Study Shows New York Needs to Divest

Dunlea Says It’s Time for NYS Pension Fund to Divest $6 Billion from Fossil Fuel Industry, Citing New Study that Shows Fossil Fuels Are a Risky Investment

A new study co-authored by Tom Sanzillo, former Acting NYS Comptroller, makes the case that fossil fuels are an increasingly risky financial investment and that a prudent financial manager would divest fossil fuels from the institutional funds he or she oversees.

Green Party Comptroller candidate Mark Dunlea, a longtime advocate for fossil fuel divestment, says the study’s results are further evidence that New York State should divest the $6 billion it has invested in the fossil fuel industry from the state pension fund.

Current NYS Comptroller Tom DiNapoli, appointed by state lawmakers to replace Alan Hevesi after the latter was forced to resign, has consistently rejected such advice. DiNapoli instead claims that engaging in shareholder advocacy with the fossil fuel companies will lead them to take action on climate change and protect the state’s investments. DiNapoli, however, is ignoring a half-century of failed efforts by investors to use their stock voting rights to change the behavior of companies. DiNapoli did get Exxon to put out a report on climate risk this year that was widely regarded as worthless; DiNapoli described it as “inadequate.”

“When we started the divestment campaign five years ago, the main point was that funds like the NYS pension fund should not be seeking to profit from fossil fuel companies that were driving climate change and threatening humanity’s future well-being. Why should New York invest in companies that were going to drown New York City and wreak havoc statewide with extreme weather? But now the question is also whether we will elect a State Comptroller who will protect our pension funds by divesting from fossil fuel companies while the stocks still have some value,” said Dunlea.

The study – “Divestment from Fossil Fuels: The Financial Case,” by the Institute for Energy Economics and Financial Analysis – was issued in response to a request for information by managers of New York City’s pension funds, who are seeking to divest from fossil fuels. Since launched the divestment campaign five years ago, 700 institutions worldwide with more than $6 trillion in investments have agreed to divest from fossil fuel companies.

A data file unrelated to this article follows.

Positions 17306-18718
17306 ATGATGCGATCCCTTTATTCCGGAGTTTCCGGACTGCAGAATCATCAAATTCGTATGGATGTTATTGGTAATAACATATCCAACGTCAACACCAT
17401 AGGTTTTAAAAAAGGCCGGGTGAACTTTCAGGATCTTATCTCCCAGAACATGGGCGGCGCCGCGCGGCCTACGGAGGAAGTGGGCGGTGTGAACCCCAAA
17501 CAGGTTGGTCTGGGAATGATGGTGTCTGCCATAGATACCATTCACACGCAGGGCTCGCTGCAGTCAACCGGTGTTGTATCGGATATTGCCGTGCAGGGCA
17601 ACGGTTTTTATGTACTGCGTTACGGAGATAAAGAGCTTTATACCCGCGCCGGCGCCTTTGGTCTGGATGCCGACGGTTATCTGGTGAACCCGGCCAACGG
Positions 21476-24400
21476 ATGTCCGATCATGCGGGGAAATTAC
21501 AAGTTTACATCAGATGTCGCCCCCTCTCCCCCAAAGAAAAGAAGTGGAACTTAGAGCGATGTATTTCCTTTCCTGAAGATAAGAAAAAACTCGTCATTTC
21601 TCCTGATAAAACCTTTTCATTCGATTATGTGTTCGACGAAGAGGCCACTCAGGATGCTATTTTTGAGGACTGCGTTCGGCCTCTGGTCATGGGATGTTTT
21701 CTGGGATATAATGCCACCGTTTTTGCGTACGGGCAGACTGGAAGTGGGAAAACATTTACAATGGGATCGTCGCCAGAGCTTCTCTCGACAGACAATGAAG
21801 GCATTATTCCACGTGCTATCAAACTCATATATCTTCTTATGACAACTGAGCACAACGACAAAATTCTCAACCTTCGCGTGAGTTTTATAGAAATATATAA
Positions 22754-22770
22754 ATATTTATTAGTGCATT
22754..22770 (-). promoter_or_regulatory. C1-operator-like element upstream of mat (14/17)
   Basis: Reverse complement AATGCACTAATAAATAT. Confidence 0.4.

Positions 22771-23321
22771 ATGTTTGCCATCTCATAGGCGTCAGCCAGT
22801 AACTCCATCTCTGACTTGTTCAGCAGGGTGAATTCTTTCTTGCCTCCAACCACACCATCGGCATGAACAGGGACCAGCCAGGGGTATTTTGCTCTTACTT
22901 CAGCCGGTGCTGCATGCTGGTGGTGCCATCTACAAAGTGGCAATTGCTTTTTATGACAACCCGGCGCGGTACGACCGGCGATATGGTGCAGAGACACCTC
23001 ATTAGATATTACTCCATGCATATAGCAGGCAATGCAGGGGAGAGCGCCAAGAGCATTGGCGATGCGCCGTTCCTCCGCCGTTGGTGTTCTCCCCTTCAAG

The study points out that “for the past five years, the energy sector has lagged almost every other industry on the world market. Instead of bolstering portfolio returns, energy stocks dragged them down and investors lost billions.”

Even with oil prices more than doubling in the last two years, fossil fuel companies have underperformed compared to the rest of the market, the study’s authors continue: “Fossil fuel stocks, once prime blue chip contributors to institutional funds, are now increasingly more speculative. Revenues are volatile, growth opportunities are limited, and the outlook is decidedly negative. The trend toward lower energy costs and more energy and technological innovation tilts away from fossil fuel investment that is largely inflationary, volatile, and disruptive to national economic growth strategies.

“The world economy is shifting toward less energy-intensive models of growth, fracking has driven down commodity and energy costs and prices, and renewable energy and electric vehicles are gaining market share. Litigation on climate change and other environmental issues is expanding and campaigns in opposition to fossil fuels have matured…. The risks, taken cumulatively, suggest that the investment thesis advanced by the coal, oil and gas sector that worked for decades has lost its validity.”

Dunlea added that “we need a State Comptroller who is willing to both be a climate leader and who isn’t beholden to the fossil dinosaurs who control the investment industry. So far Tom DiNapoli has been far too timid to protect the interests of New York’s retirees and taxpayers.”

The report says that going forward, fund managers should “look to maximize returns by allocating capital to those segments of the market that are growing. It should not be difficult to find alternatives to oil and gas stocks given their lagging sector wide performance. Investment opportunities that meet the financial targets of institutional funds abound.”



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